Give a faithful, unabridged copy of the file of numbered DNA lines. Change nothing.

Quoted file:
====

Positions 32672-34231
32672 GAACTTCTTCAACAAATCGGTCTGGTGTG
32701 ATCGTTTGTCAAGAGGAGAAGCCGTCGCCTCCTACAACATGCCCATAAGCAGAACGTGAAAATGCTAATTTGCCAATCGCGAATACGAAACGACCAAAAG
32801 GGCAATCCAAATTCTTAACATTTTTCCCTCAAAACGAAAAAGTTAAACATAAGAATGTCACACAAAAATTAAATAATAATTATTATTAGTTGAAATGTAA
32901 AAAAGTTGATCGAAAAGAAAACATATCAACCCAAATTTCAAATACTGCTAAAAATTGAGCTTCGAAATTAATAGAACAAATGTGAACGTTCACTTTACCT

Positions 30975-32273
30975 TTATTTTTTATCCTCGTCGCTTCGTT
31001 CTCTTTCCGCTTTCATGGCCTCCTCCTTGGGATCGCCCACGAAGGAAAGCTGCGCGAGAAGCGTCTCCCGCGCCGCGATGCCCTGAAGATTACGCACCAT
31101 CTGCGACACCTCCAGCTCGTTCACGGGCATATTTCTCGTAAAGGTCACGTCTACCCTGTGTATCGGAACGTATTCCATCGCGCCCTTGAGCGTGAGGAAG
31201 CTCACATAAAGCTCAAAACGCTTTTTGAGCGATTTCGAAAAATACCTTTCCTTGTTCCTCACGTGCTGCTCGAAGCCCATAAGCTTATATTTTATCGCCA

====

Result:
Positions 32672-34231
32672 GAACTTCTTCAACAAATCGGTCTGGTGTG
32701 ATCGTTTGTCAAGAGGAGAAGCCGTCGCCTCCTACAACATGCCCATAAGCAGAACGTGAAAATGCTAATTTGCCAATCGCGAATACGAAACGACCAAAAG
32801 GGCAATCCAAATTCTTAACATTTTTCCCTCAAAACGAAAAAGTTAAACATAAGAATGTCACACAAAAATTAAATAATAATTATTATTAGTTGAAATGTAA
32901 AAAAGTTGATCGAAAAGAAAACATATCAACCCAAATTTCAAATACTGCTAAAAATTGAGCTTCGAAATTAATAGAACAAATGTGAACGTTCACTTTACCT

Positions 30975-32273
30975 TTATTTTTTATCCTCGTCGCTTCGTT
31001 CTCTTTCCGCTTTCATGGCCTCCTCCTTGGGATCGCCCACGAAGGAAAGCTGCGCGAGAAGCGTCTCCCGCGCCGCGATGCCCTGAAGATTACGCACCAT
31101 CTGCGACACCTCCAGCTCGTTCACGGGCATATTTCTCGTAAAGGTCACGTCTACCCTGTGTATCGGAACGTATTCCATCGCGCCCTTGAGCGTGAGGAAG
31201 CTCACATAAAGCTCAAAACGCTTTTTGAGCGATTTCGAAAAATACCTTTCCTTGTTCCTCACGTGCTGCTCGAAGCCCATAAGCTTATATTTTATCGCCA